• David Brinkley “Bush must navigate a treacherous post-presidency”: “The first year for every ex-president is really hard,” said David Brinkley, a presidential historian at Rice University. “You have to raise all this money for your library, you’ve got to build an organization, you have to write a huge memoir, your papers are in disarray, and you suddenly realize your mistakes because your pace slows down.”…
    “This is going to be Bush vision.” Brinkley said of the institute. “Bush has never liked the academics, and this is a nonacademic institute aimed at cutting to the core of things: only pro-democracy foot soldiers who are green-lit by George and Laura Bush are in the mix.” – CNN, 12-5-08
  • Julian Zelizer “Bush must navigate a treacherous post-presidency”: “He is a president where people are expecting some kind of repair work,” said Julian Zelizer, a professor of history and public affairs at Princeton. “If he just goes on the speaking circuit and focuses his time making huge money, that would only tarnish a presidency that only has a low approval rating.” Instead, Bush is more likely to choose a similar post-presidential path, at least initially, as that of Jimmy Carter, who also left the White House with poor approval ratings, Zelizer said. “What Jimmy Carter showed is that you can be very active in your post-presidential years and help improve how people think of you as a leader and a policy maker,” Zelizer said. – CNN, 12-5-08
  • Stephen Hess “Bush must navigate a treacherous post-presidency”: “This president’s low approval rating is overwhelmingly connected to Iraq. It will rise and fall depending what turns out to be the history of that country and that part of the world,” said Stephen Hess, a former Eisenhower aide and a scholar at the conservative Brookings Institution. “That really is what his legacy for future historians is all about.” – CNN, 12-5-08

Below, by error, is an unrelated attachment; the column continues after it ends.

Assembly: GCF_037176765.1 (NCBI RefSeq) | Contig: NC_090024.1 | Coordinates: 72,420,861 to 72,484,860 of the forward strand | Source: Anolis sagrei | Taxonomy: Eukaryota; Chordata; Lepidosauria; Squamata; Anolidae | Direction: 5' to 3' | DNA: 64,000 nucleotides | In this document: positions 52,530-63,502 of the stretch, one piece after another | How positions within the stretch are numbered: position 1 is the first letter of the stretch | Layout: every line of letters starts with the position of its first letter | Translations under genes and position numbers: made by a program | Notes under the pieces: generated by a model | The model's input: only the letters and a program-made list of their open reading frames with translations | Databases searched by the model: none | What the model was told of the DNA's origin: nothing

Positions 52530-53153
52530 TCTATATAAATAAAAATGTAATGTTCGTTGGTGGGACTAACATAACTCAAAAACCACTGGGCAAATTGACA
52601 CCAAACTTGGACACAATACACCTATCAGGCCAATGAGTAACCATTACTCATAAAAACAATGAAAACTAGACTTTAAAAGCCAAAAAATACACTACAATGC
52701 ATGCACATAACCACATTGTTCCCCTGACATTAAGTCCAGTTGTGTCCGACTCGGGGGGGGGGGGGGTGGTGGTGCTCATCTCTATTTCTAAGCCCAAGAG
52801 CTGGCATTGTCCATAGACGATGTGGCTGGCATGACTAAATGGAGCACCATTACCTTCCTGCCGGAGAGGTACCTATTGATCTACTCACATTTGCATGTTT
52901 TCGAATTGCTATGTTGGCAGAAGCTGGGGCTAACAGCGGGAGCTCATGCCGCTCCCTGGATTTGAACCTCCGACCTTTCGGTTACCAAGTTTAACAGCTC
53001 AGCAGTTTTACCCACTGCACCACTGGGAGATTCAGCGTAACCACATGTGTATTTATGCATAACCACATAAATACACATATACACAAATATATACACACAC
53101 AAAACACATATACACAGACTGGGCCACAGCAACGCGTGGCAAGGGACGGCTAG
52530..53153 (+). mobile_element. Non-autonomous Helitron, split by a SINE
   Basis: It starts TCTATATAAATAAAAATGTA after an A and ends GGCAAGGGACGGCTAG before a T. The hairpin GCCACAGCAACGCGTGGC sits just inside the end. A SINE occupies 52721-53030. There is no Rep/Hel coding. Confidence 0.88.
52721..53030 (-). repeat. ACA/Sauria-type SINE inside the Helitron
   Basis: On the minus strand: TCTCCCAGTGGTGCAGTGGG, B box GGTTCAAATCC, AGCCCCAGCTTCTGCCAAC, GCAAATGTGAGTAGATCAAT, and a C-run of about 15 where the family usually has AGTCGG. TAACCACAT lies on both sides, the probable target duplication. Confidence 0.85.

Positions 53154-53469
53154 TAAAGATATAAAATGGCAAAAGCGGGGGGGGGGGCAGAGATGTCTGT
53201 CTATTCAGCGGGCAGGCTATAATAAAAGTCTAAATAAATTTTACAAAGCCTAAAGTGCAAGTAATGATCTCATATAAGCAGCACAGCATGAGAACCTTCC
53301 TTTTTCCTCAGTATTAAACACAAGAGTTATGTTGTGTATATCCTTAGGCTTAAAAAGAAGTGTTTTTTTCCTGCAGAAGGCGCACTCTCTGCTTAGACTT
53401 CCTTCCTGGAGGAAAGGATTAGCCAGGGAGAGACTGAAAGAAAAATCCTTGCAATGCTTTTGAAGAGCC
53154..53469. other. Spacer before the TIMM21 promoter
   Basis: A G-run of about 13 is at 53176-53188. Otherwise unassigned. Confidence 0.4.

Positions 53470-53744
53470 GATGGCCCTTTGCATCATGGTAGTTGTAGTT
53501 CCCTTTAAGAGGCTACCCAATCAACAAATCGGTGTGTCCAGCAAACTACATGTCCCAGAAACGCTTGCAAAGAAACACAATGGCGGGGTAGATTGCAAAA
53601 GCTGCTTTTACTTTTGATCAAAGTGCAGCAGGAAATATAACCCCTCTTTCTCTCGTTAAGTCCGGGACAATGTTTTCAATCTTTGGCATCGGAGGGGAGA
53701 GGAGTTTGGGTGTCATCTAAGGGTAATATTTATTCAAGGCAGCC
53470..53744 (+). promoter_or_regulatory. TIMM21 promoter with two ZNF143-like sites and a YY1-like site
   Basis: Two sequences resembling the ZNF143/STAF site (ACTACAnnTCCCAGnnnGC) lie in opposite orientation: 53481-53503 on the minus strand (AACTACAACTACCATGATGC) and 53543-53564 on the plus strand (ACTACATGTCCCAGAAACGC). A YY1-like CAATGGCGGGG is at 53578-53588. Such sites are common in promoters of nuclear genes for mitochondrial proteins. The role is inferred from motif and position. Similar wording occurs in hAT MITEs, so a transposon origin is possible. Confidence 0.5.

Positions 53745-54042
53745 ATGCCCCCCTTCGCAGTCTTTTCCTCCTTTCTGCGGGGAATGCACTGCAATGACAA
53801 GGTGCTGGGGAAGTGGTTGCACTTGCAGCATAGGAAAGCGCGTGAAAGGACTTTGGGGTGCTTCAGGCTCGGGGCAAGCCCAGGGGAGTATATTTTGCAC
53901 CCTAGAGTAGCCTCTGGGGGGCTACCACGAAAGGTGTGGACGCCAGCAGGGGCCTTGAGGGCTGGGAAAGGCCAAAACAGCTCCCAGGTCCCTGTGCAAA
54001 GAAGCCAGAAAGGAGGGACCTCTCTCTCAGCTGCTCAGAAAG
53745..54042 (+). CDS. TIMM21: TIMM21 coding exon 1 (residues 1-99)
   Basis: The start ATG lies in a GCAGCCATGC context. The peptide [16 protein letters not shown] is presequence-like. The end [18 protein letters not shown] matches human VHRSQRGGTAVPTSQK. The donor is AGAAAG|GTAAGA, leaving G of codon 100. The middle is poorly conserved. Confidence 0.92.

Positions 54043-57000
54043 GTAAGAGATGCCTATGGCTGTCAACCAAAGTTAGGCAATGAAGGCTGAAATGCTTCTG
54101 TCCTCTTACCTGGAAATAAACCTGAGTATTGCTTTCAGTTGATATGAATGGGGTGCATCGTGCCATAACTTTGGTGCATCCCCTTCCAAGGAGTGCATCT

• Gil Troy: Is Bush’s Greatest Achievement a Non-Achievement: No Subsequent 9/11s?: In yet another example of “blowback” actually undermining Islamist terrorism, the Mumbai mayhem may boost George W. Bush’s historical legacy. In the waning days of his presidency, the massacres highlighted one of Bush’s most significant but elusive achievements. Perhaps his greatest accomplishment is a non-event. After September 11, most Americans assumed they would endure a wave of terrorist attacks. Even those Americans who hate Bush must grant him at least some credit for the fact that not one major attack has occurred again on American soil….
    Despite all the hype during a presidential campaign about a candidate’s skills, judgment, character, experience, and potential, external events often define presidencies. George W. Bush himself entered office expecting to focus on domestic affairs. The horrific murders in Mumbai – along with the continuing economic roller coaster – illustrate that Obama’s legacy, like that all of his predecessors, remains in the hands of powerful actors and historical forces beyond his control, no matter how talented he is, no matter how focused on this one leader we remain. – HNN, 12-4-08
  • Julian Zelizer: Can President-Elect Obama Manage His Team of Egos?: Obama has assembled a powerful team that is full of experience, and opinions “He does have this challenge,” says Princeton historian Julian Zelizer. “It’s not a modest cabinet by any stretch of the imagination. These are people of opinions and experience,” and they won’t be shy about “pushing the president” to adopt their ideas. The question is whether Obama will be strong enough to manage the egos around him—and distill from the resulting tensions and rivalries the best policies for the nation without allowing his government to descend into constant infighting, as happened under President Jimmy Carter and other chief executives. – – US News & World Report, 12-2-08
  • Douglas Brinkley “Presidential Historian Obama Could Permanently Ban ANWR Drilling”: Douglas Brinkley tells CNN’s Lou Dobbs new president may turn Arctic National Wildlife Refuge to a national monument – “I think what they’re trying to do is in the Obama administration, start pointing out some clear divot spots where they’re going to deviate from the Bush administration –things like Guantanamo, things that, ‘No, we are not going to be for drilling around parks,'” Brinkley said. “I wouldn’t be surprised in the coming year if you see someplace like ANWR in Alaska turn from being a wildlife refuge run by U.S. Fish and Wildlife and turn over to becoming a National Monument where you couldn’t drill. So you’re going to be, and that’s because you’re going to have to do some things sort of on the cheap,” he said. – Business and Media, 11-12-08

October 27, 2008: In the Aftermath of the Debates…


The week that was….